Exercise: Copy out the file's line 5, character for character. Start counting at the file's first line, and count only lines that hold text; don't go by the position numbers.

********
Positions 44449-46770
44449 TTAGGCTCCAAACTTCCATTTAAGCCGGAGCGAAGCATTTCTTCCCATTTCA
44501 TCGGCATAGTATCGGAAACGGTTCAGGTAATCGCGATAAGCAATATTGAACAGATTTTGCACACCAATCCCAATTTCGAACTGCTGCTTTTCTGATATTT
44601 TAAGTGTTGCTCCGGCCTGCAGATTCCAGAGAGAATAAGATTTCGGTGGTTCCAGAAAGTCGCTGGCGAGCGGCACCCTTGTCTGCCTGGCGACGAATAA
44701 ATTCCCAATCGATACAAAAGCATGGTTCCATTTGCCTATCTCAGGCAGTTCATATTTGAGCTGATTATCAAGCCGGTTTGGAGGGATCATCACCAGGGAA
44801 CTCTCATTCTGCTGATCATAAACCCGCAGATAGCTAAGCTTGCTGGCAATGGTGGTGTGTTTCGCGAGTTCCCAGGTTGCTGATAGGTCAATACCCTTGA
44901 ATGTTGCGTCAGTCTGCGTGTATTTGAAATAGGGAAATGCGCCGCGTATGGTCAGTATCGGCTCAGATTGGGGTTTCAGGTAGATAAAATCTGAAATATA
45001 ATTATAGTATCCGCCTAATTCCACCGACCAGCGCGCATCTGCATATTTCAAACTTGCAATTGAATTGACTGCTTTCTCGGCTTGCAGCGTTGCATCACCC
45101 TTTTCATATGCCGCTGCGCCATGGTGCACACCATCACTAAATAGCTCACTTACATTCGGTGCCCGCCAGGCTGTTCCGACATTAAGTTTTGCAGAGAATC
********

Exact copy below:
44701 ATTCCCAATCGATACAAAAGCATGGTTCCATTTGCCTATCTCAGGCAGTTCATATTTGAGCTGATTATCAAGCCGGTTTGGAGGGATCATCACCAGGGAA